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The Timmins Hex

21 Aug

On the second last day of school, I learned I would teach 7th grade this year.

On the last day of school, my Mom died.

It has been a  summer of coming to terms with a lot of change.

In mid August, I met with my new teaching partner to get up to speed on what happens in 7th grade reading, writing, and social studies.

Last week, I attended a TCRWP homegrown institute last week and met with the 7th grade team. I accepted the print copy of the reading unit that was handed out at registrations, the one district has decided 7th grade will pilot this year. Just one more step towards making 7th grade a reality,  I thought.  As the week rolled along, I sat with my 6th grade teaching partner during class, but met with my new 7th grade colleagues when we met as a grade level.

I knew that the admins at my school had applied for additional funding (APU) that would allow me to stay in 6th grade. My 6th grade teaching partner had spotted the assistant superintendent in charge of middle schools on Monday and had politely but fiercely, advocated for the APU. For her, it meant not only losing her teaching partner, it meant she would go from a 120 minute Humanities block to 80 minutes. She was justifiably fired up. He told her he would go to war for us and that the decision about that funding would be made on the last day of the TCRWP Institute.

The night before our TCRWP institute ended, I had a little conversation with Mom. She was a very competitive Yahtzee player and, as an opponent shook the Yahtzee dice, she would make a “TSSSS” sound with her teeth to curse them. We affectionately referred to it as “The Timmins Hex”.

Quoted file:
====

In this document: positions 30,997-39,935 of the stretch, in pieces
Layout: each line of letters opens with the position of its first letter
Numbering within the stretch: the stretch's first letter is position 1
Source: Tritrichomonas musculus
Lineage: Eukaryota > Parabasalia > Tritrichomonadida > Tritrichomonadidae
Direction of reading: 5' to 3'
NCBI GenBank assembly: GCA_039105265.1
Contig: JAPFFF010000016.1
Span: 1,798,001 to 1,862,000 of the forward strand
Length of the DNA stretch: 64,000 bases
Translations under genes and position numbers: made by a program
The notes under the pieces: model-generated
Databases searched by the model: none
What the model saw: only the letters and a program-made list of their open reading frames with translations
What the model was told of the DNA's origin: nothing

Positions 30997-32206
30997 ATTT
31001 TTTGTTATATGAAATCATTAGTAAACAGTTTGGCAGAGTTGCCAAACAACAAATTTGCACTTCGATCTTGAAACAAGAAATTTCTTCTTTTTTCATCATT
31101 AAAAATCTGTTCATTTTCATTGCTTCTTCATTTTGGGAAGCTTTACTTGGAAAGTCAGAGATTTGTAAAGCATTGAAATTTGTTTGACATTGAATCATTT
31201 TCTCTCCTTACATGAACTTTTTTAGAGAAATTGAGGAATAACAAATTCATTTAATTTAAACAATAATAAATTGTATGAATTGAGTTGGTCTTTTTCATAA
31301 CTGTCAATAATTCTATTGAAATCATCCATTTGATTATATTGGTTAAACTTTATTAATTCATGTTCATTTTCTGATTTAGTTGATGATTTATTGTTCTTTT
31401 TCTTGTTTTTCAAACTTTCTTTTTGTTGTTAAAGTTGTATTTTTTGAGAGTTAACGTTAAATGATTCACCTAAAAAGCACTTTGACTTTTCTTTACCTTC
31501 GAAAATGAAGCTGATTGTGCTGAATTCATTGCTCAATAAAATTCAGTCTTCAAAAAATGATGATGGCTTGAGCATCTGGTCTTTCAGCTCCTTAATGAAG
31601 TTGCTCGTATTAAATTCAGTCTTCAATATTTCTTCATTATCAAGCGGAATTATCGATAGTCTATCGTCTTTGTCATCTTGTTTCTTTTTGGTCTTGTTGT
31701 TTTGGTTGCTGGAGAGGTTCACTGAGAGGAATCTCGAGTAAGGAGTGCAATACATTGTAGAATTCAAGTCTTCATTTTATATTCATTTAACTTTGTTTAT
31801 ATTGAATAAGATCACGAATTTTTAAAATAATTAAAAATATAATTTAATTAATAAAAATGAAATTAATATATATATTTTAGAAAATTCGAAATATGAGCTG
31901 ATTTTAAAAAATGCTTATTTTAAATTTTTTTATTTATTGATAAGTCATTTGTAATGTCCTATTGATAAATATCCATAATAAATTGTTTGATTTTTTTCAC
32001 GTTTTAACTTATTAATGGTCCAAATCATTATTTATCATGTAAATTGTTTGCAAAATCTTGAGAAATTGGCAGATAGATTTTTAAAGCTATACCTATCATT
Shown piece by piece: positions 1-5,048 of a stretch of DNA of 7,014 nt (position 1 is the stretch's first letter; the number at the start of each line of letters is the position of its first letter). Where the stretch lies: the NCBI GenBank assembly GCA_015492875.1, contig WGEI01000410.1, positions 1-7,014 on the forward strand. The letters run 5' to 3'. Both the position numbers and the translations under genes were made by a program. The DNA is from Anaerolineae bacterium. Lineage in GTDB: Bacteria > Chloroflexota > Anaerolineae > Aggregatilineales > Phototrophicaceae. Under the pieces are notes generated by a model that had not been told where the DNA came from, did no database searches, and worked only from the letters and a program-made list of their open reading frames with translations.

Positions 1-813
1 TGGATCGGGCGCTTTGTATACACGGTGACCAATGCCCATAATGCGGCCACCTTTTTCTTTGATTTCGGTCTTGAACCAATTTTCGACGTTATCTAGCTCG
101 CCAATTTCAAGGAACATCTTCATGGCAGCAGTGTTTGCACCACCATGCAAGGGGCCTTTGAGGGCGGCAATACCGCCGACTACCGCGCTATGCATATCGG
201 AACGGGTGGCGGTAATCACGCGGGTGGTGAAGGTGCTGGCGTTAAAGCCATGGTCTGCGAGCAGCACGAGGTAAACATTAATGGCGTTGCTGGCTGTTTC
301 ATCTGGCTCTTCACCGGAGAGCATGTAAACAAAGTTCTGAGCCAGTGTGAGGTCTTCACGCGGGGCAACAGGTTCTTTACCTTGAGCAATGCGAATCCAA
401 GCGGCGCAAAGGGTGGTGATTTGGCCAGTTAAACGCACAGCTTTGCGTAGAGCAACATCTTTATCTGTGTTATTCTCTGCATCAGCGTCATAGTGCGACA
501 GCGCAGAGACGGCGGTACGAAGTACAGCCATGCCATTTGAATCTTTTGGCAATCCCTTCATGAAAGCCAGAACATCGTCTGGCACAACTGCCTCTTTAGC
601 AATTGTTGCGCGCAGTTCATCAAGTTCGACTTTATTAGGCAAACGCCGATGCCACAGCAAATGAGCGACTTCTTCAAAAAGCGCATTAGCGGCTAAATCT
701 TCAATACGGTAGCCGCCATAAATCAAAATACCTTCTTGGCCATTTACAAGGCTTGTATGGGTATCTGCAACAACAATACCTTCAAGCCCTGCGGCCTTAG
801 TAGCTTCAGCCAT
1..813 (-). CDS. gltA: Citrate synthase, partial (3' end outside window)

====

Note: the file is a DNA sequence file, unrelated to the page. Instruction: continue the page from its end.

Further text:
Mom grew up poor in Timmins, the mining town in Northern Ontario she ran away from when she was 15 because she knew what her life would be like if she stayed. She wanted more. Timmins holds a sort of mythic place in the minds of her children and grandchildren. The Timmins Hex was part joke, part family tradition. And yet, the night before that additional staffing decision was made, I had a little conversation with my Mom asking her to invoke The Timmins Hex.

I checked messages all day, distracting me from some of what we were doing. I was torn between being a realist – knowing that there were needier schools that were probably also asking for additional staffing – and being an optimist. I ran errands on the way home disappointed I hadn’t heard anything.

The message light on my home phone was blinking as I walked through the door. After walking Lucy (who really has to go when I get home) I listened to the message and called my principal back. Despite my sincere belief that the decision-makers would say “No”, they said “Yes”. I was staying in 6th grade after all that.

A huge weight was lifted off my shoulders and I could imagine  ghost Mom, floating around the table in that meeting room, putting The Timmins Hex on those decision makers, helping me out one last time, her last Yahtzee.

tn-huge-yahtzeesingleplayer

 

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